I recently wrote a tongue-and-cheek post about losing internet for several days. It has a few tips for keeping things in motion while you wait for the interwebs to re-animate, but it doesn’t deal with the mindset of having to “run and gun” on public wifi. This post will.
Normally, I really dislike McDonald’s and the food(?) they sell. To be honest, I dislike them even more when I have a large system update to download over their network. The free wifi is really handy, however, which made me think about the expectation of freely available services in public places.
When you consider the common expectations we have in this always-on culture, I hope the question of ethical trade also enters your mind. This is the age of hand-held computing, wireless everything, and city-wide wireless internet connections. As we continue down this road, large network providers like Verizon and AT&T have had to take aggressive positions on their data plans due to the heavy usage.
Our constant connection requires a heavy fee at times; how do we feel about free services? Now that we have had to pay for things (yes, sometimes through the nose) do we actually feel more inclined to do honest business? Do we still try to steal wifi wherever we can get it, or does the concept of paying for small things make more sense than ever?
I think this whole discussion has been solidified through a simple understanding: Pay for what you use. If you use wifi in a restaurant, buy something to eat/drink. If it’s a library, donate books/time/money to their efforts. I used to see people sitting in parking lots with their laptop, clinging to the few bars of signal strength they could get without buying a coffee.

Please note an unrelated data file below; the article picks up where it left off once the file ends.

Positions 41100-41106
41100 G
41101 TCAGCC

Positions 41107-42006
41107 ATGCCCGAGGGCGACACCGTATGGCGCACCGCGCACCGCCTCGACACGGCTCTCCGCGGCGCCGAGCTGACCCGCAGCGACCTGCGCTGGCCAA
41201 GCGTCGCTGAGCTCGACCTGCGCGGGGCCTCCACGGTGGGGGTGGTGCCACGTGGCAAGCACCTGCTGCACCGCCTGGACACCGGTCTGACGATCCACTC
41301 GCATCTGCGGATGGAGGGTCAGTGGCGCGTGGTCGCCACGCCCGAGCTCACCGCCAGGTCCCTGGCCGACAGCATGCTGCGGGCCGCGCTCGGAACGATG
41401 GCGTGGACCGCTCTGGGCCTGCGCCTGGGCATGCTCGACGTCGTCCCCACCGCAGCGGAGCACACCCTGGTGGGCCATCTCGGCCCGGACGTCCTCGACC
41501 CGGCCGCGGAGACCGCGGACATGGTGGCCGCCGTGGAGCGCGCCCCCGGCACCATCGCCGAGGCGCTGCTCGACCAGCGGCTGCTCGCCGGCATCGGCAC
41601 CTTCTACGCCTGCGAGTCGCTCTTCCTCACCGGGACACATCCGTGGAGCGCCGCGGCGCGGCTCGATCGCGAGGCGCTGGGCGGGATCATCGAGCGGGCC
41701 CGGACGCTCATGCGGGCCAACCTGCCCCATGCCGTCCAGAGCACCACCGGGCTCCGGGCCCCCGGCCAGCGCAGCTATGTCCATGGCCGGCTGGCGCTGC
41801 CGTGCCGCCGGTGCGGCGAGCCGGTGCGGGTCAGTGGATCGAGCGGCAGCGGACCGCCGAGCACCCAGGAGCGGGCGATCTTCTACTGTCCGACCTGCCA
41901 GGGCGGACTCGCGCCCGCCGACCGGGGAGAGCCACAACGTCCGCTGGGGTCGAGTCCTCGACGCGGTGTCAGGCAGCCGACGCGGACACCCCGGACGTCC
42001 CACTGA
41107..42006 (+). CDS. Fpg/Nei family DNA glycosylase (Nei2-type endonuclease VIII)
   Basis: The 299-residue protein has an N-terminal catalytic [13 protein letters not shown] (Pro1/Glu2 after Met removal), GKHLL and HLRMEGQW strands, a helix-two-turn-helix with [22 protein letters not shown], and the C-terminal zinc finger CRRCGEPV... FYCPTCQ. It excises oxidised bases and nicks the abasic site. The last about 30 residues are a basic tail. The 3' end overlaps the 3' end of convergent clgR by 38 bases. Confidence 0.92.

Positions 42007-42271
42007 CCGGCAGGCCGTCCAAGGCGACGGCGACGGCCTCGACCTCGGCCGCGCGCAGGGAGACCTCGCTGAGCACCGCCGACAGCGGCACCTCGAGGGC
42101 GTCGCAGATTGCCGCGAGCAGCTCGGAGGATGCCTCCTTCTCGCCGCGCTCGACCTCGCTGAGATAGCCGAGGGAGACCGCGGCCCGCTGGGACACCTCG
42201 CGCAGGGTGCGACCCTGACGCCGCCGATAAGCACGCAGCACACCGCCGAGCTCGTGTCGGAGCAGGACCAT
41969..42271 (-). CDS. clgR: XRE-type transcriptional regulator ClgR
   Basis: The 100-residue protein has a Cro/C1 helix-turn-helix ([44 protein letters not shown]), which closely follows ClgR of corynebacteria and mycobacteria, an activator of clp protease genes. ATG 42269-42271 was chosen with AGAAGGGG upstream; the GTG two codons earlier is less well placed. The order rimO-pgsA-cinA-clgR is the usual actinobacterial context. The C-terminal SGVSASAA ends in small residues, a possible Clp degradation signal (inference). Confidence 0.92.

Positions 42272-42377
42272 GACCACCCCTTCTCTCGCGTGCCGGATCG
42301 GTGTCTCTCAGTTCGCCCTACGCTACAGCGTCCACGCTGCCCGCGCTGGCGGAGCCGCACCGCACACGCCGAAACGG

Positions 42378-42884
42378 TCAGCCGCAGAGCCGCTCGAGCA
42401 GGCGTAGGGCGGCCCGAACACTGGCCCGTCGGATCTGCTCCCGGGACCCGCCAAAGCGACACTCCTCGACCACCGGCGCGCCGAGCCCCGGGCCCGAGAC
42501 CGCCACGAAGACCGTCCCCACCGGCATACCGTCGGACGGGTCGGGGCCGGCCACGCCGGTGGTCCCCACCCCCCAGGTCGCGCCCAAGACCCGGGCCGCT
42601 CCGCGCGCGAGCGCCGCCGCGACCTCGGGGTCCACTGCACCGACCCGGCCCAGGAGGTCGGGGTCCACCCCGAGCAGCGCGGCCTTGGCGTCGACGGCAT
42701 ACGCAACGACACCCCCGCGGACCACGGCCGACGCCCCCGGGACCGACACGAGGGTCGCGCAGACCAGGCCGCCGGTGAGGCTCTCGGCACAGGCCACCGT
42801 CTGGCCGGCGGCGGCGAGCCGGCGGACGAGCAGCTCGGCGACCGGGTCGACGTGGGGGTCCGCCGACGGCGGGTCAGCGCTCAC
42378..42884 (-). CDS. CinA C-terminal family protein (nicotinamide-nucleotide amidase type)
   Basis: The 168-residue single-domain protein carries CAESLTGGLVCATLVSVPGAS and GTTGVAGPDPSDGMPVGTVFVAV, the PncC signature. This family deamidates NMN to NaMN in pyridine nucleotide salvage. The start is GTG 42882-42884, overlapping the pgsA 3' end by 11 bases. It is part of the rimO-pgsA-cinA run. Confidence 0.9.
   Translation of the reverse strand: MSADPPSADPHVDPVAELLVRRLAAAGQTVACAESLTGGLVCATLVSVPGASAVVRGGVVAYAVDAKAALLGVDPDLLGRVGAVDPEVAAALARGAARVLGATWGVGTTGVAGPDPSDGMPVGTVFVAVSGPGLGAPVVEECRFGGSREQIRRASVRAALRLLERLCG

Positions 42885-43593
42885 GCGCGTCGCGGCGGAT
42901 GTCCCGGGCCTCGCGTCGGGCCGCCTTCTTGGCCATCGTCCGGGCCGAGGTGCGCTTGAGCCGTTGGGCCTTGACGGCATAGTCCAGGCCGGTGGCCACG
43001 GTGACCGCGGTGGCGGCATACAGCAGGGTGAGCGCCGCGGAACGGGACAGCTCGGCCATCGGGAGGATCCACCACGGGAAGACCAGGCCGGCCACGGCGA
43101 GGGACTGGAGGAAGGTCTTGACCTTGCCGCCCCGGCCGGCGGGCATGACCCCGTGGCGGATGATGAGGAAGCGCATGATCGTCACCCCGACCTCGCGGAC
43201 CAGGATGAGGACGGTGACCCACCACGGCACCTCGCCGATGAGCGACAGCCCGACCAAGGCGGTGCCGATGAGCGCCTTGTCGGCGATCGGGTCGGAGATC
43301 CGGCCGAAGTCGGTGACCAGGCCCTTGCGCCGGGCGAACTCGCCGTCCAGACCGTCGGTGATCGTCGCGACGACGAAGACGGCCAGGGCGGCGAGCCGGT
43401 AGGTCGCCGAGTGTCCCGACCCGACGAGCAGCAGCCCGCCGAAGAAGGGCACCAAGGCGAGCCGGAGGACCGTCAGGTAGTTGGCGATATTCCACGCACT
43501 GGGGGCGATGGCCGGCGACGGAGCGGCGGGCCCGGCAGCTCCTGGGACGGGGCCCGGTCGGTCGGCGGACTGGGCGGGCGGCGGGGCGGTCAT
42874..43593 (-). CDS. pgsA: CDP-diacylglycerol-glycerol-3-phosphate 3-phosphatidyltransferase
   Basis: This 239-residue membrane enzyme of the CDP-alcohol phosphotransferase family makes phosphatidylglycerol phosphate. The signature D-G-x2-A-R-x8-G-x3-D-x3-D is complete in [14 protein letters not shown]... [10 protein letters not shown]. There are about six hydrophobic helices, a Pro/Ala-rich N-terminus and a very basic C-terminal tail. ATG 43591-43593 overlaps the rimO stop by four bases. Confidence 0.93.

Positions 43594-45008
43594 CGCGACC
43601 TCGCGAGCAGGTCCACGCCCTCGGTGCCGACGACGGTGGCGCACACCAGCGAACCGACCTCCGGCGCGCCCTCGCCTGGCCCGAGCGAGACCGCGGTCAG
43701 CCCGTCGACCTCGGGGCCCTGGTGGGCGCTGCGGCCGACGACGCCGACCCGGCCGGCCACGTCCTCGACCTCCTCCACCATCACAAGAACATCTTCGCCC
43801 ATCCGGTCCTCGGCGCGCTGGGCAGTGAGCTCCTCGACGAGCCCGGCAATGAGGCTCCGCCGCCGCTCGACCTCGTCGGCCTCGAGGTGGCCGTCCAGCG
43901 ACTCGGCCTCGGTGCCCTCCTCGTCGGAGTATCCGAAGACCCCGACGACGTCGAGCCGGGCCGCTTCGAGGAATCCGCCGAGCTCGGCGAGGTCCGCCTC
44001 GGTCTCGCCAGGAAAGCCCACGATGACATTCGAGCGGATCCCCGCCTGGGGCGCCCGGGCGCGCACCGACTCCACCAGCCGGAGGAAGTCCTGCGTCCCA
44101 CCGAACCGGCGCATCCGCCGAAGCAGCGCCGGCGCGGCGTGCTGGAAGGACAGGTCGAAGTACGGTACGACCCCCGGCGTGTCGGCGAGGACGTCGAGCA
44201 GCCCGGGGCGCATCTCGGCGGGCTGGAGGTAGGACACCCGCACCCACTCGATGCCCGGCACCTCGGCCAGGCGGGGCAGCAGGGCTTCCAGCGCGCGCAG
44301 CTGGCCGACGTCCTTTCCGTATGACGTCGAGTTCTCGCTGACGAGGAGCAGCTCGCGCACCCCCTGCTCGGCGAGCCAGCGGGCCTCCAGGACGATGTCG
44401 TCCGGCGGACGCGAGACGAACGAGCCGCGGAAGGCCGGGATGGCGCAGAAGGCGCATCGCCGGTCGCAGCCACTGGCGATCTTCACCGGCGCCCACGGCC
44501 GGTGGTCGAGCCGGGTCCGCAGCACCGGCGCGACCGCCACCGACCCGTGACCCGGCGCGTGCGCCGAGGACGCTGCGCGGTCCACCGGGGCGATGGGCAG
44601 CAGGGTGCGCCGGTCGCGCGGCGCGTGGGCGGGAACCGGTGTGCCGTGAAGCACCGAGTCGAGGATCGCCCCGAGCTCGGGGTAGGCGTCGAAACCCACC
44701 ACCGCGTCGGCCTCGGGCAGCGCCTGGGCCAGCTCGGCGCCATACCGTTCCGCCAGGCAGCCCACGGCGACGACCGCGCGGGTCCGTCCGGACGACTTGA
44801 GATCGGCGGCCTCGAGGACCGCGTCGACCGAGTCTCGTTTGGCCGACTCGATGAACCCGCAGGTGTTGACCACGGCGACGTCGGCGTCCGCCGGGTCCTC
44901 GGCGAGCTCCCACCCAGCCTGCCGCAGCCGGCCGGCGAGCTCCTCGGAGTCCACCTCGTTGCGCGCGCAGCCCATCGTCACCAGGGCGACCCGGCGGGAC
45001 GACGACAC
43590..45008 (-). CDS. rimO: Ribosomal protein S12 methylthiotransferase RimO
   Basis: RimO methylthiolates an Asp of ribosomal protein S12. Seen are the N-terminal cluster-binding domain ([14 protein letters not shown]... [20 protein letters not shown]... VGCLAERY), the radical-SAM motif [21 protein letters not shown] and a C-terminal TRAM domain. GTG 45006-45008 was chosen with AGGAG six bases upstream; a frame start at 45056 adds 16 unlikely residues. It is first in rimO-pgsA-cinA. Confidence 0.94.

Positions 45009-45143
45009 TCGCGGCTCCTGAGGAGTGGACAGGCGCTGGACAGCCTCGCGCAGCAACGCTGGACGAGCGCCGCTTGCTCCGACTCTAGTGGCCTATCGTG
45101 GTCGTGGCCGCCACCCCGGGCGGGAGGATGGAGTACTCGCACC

I’m a capitalist at heart, but I think that’s a bad move.
If we keep getting intangible things for free, eventually the ecosystem around that entity will show some strain. This is why digital app sales are such a brilliant idea, and why I expect that small transactions will continue to be the future of any volume-based service. (Note: Exchange doesn’t have to be directly associated with the provided service; see also the trade of attention for effort in this famous SXSW talk.)
So what does this have to do with self-employment, freelancing, or being a “Gun For Hire?” Personally, I find it fascinating because I have had to consider these things while my home office network is being repaired. There are plenty of places you can go to get wifi these days, but the signal itself seems almost secondary in importance to the environment.
I would sit just about anywhere (including McDonald’s) for a dependable connection, but the number of options will only increase with time. Making a choice to connect honorably, to trade something for the service they provide, ought to be a cultural norm in our digital age. Thanks to app stores and micropayments on social sites, we are warming to swapping small payments for valuable returns.
Perhaps today’s digital nomad has an interesting future as the expectations of trade decrease and the available services increase. I know there have been entire books written about this; these limited top-down observations are just one freelancer’s view into the digital ecosystem. I love the blending of tangible and intangible values, because it means we are finally starting to understand that “real life” includes more than your AFK experiences, but also allows the non-digital values to flow into the way we play, work, and live online. That’s worth a coffee or two.